Why You Need a Workplace AI Policy

April 30, 2024

AI text bubble over smart phone screen

AI technology has become more common in the workplace. One Forbes Advisor survey indicated that over half of all businesses use AI. Unfortunately, the use of AI can open your organization up to legal liability, which is why you need a workplace AI policy.

There aren’t many AI laws yet, but many businesses are drafting up an AI policy for the workplace to protect themselves from future liability.

Read on to learn about why you need an AI policy in the workplace, what you should include, and how companies are starting to draft their AI policies.

What is AI technology?

Artificial Intelligence (AI) technology uses computation to try and mimic human problem-solving and decision-making. AI tools use a process called Machine Learning, where the technology “learns” by using a set of already existing data.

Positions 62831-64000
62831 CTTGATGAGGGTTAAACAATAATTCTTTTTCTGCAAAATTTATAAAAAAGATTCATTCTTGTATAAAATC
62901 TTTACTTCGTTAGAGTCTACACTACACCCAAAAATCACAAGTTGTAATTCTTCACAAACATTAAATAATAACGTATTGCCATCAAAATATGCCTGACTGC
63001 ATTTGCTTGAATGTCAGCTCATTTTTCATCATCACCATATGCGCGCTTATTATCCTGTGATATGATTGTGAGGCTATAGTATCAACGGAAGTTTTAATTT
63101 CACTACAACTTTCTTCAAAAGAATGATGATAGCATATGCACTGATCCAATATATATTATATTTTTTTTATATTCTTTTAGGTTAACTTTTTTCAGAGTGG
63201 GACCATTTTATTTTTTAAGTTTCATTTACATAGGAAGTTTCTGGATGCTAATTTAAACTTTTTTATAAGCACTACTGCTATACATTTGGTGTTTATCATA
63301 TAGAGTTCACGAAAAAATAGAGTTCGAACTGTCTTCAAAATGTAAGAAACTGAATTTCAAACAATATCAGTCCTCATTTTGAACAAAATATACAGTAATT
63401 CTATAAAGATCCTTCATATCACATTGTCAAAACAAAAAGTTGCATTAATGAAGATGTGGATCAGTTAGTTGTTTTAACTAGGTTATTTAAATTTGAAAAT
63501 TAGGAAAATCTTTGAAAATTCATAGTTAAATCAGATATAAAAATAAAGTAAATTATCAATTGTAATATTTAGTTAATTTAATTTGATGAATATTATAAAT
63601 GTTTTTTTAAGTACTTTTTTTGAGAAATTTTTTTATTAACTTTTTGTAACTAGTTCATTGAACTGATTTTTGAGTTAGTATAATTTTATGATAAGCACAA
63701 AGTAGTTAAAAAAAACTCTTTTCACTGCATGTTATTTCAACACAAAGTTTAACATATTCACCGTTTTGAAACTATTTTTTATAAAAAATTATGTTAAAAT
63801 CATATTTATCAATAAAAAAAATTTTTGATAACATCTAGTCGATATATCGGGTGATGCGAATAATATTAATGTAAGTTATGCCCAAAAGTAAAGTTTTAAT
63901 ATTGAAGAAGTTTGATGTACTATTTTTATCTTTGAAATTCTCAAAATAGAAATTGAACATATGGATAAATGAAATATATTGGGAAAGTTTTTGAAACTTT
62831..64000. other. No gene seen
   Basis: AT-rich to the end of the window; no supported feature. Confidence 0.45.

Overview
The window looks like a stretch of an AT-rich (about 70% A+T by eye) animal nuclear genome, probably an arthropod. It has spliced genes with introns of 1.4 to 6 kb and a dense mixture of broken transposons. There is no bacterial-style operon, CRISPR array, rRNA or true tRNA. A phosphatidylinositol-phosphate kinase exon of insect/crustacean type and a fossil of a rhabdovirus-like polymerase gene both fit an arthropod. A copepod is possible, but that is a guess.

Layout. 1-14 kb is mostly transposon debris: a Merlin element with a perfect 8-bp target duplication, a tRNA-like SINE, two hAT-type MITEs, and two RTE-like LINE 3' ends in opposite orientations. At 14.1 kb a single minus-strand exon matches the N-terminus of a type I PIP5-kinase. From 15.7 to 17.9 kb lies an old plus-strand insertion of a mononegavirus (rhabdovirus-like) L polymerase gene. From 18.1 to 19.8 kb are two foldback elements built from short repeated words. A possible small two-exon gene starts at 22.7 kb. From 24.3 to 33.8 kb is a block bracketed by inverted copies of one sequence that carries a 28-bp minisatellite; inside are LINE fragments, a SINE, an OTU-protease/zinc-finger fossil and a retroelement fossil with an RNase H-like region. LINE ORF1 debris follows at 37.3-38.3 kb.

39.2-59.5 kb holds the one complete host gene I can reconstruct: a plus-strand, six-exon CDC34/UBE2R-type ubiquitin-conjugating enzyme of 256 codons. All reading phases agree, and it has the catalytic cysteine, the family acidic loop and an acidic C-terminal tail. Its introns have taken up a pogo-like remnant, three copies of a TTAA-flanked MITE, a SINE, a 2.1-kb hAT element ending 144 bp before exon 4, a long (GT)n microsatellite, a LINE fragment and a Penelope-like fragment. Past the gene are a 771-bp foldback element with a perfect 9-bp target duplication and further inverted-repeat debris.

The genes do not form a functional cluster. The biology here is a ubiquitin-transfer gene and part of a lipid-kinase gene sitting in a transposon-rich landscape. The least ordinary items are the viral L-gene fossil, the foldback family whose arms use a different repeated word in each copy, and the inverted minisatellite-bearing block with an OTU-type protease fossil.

When talking about AI in the workplace, it’s important to distinguish between Generative AI and Algorithmic AI.

Algorithmic AI uses algorithms to make predictions or improvements. Examples of this technology are predictive texting on your phone, and the use of Grammarly and other spellcheckers to correct common mistakes.

Generative AI uses an existing data set to create new content in response to prompts. While Algorithmic AI is predicting something or improving upon something, Generative AI creates something new altogether.

An example of Generative AI is ChatGPT. With ChatGPT, you can enter a prompt such as “write me a blog post about the pros and cons of a four-day work week”, and the software will pull from existing information about the topic to compile a piece.

Another example of Generative AI is an art generator tool. With this software, you can enter a specific prompt such as “create an animation of a tree turning into cotton candy”. The tool will then take existing art pieces of both trees and cotton candy to create something similar.